Alexandra Carstensen

Time in the Brain: An Investigation of Spatial Representations of Time using Transcranial Magnetic Stimulation

How does the brain represent concepts outside of perceptual experience? Relatively little is known about the neural mechanisms and brain areas involved in abstract thoughtthose enabling us to conceptualize domains for which we lack dedicated perceptual systems. Theories of embodied cognition suggest that understandings of such abstract domains are constructed from co-experienced perceptual input; for instance, Lakoff & Johnson (1999) have proposed that we build representations of time based on experiences of movement through space, as we consistently experience the passage of time while moving. This research seeks to determine if our sense of time arises in part from experiences of motion. Specifically, it asks whether judgments of temporal duration are altered by rTMS disruption of motion-selective visual areas in the medial temporal and medial superior temporal cortex.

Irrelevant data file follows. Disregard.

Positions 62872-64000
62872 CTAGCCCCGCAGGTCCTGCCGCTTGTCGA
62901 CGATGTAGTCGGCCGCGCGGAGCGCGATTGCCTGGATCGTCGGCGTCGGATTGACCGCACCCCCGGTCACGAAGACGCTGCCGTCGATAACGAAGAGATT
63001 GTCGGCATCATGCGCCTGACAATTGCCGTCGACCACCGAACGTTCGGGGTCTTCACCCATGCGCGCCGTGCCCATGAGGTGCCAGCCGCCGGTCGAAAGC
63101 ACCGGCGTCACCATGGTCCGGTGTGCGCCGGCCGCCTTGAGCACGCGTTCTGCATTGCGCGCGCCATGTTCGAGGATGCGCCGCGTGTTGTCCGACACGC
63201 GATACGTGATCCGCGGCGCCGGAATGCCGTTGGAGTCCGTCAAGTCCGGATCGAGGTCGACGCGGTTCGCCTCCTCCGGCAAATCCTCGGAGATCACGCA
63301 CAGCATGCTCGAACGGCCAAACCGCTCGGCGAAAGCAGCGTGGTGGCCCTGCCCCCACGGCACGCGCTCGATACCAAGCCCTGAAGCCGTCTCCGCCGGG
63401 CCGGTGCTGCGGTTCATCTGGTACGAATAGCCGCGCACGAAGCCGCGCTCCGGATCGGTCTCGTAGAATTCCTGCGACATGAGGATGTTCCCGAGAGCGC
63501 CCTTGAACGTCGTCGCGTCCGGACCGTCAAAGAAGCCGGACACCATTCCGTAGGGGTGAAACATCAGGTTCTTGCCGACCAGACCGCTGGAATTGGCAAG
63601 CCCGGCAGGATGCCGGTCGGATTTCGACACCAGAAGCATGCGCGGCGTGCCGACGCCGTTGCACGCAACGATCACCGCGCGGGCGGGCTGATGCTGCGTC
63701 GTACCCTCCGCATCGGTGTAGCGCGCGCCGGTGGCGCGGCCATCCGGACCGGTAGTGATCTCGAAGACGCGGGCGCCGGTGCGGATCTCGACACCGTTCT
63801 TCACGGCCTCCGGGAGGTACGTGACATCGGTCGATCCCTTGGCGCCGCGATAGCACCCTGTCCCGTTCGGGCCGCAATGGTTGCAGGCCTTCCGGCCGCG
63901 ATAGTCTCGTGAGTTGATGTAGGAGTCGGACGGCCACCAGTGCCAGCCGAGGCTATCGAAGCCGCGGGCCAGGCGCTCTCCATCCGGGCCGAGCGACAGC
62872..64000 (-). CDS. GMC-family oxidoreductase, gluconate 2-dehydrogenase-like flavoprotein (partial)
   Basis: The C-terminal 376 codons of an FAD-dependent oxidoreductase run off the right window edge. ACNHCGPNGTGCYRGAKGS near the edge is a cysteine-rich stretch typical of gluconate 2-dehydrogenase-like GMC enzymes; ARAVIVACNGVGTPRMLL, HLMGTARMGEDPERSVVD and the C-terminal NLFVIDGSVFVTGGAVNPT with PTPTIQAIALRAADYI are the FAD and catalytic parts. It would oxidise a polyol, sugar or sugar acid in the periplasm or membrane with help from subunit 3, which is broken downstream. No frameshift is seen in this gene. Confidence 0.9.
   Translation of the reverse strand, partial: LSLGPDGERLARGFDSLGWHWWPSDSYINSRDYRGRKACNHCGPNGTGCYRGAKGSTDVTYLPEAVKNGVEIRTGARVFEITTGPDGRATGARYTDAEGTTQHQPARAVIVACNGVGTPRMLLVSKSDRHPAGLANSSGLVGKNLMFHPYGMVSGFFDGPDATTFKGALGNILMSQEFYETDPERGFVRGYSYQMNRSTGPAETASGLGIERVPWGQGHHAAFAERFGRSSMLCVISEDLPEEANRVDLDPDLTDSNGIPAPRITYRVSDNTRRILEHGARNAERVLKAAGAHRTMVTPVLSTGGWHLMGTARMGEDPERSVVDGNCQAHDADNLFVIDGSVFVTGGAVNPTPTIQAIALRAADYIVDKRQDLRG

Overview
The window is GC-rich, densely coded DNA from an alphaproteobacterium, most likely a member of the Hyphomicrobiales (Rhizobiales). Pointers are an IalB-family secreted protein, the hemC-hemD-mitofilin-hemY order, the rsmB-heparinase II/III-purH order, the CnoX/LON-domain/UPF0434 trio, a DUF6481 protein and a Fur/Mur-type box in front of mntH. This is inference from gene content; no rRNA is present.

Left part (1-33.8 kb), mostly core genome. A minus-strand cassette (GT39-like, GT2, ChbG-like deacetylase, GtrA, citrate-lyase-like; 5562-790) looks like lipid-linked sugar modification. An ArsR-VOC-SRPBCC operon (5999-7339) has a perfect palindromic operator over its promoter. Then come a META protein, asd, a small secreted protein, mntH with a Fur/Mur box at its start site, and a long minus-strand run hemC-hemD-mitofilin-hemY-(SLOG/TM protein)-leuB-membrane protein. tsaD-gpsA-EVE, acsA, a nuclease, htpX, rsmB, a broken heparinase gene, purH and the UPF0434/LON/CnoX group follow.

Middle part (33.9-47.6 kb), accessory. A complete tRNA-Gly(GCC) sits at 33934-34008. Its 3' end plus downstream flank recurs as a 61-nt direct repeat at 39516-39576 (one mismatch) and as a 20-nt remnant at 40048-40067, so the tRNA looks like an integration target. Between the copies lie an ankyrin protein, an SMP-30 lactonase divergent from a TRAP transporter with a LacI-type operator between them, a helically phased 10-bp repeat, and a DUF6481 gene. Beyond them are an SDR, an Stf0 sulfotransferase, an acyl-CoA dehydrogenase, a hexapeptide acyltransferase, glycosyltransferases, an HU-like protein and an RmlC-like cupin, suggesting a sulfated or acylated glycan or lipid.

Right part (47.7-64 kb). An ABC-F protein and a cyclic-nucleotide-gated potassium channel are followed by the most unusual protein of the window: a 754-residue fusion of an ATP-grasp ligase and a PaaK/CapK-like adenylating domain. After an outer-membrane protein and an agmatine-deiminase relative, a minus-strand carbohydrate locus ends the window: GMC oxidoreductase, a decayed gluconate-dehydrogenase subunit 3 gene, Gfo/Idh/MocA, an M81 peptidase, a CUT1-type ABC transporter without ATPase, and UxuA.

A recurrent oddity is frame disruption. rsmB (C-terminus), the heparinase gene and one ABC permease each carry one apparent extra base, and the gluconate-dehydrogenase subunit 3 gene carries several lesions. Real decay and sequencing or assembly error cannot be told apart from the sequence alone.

Message to Sponsor

The theory Im investigating, conceptual metaphor, has been my passion since high school. While my love of learning drove me to Berkeley and my enthusiasm for thinking about thinking has made the psychology major second nature for me, its SURF that has enabled me to finally make the greatest strides toward my ideal career in research and an enhanced knowledge of knowledge itself.
  • Major: Psychology, Linguistics
  • Mentor: Richard Ivry, Psychology